AMAgeddon: the day Reddit stood still

by | Jul 3, 2015 | Social Media

Earlier in June we saw Reddit up-in-arms over new interim CEO Ellen Pao, who quickly became target to severe backlash from the community after establishing that Reddit would no longer be a “completely free-speech platform.” As such, many users transitioned their way over to Voat, a Swiss forum-like website similar to Reddit.

According to MediaMiser’s analytics technology, June saw over 1000 online articles published with regards to Pao and Reddit.

Today Reddit is revolting. Again.

Victoria Taylor, the employee who ensured the long-running success of Reddit’s “Ask Me Anything” (AMA) thread, has been abruptly fired. And sub-reddit moderators are not happy. Hundreds of popular communities, once open for discussion, have gone dark.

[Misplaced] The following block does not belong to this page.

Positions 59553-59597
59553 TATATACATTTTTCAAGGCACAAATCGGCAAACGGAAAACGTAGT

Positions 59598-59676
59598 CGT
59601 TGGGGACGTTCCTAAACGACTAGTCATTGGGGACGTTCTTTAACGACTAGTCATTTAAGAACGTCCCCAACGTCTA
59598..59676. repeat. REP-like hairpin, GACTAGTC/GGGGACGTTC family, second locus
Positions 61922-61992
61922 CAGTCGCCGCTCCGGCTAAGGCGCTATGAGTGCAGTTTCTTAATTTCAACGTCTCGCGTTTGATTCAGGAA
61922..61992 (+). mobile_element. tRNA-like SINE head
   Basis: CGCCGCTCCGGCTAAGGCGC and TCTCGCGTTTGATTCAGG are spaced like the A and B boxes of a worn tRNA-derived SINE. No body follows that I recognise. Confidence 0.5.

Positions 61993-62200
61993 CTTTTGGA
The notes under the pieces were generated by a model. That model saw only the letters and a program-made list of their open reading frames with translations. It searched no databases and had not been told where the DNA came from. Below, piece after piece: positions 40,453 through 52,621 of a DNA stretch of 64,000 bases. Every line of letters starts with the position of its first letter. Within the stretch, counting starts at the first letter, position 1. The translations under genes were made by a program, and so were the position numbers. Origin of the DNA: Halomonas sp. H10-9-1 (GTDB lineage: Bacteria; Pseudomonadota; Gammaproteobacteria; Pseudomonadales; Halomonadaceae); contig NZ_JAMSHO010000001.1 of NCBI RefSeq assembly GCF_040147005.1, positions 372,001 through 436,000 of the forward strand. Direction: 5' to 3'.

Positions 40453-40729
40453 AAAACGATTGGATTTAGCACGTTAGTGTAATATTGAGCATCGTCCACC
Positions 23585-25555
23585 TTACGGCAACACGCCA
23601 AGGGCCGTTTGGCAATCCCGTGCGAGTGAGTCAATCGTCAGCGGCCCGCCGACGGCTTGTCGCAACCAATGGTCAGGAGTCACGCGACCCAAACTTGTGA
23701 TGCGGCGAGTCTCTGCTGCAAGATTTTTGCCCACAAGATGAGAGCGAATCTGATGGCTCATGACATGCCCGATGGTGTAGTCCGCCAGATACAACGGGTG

To date, roughly 100 sub-reddits have been temporarily shutdown.

In the words of Reddit user IamTimCast: Reddit really needs someone to handle the bad PR due to the backlash of firing the person who handles PR.”

Moderators and users sitewide claim that Victoria Taylor is needed to uphold the integrity of the AMA thread. Various news sources speculate that moderators have closed their subreddits in solidarity to Victoria Taylor, and to protest how they’ve been unfairly treated by admins.

With 7.5 billion pageviews a month, Reddit is one of the Internet’s central hub for news and information. Some would even say that Reddit, itself, IS the Internet. Reddit’s revolt could change the way online news, stories and information is shared in the near future.

How do you think Reddit’s strike will affect social media and online news?
Want to learn more about Reddit, and why it’s such an important source for news and information? Read MediaMiser’s whitepaper.

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Sara Chisholm


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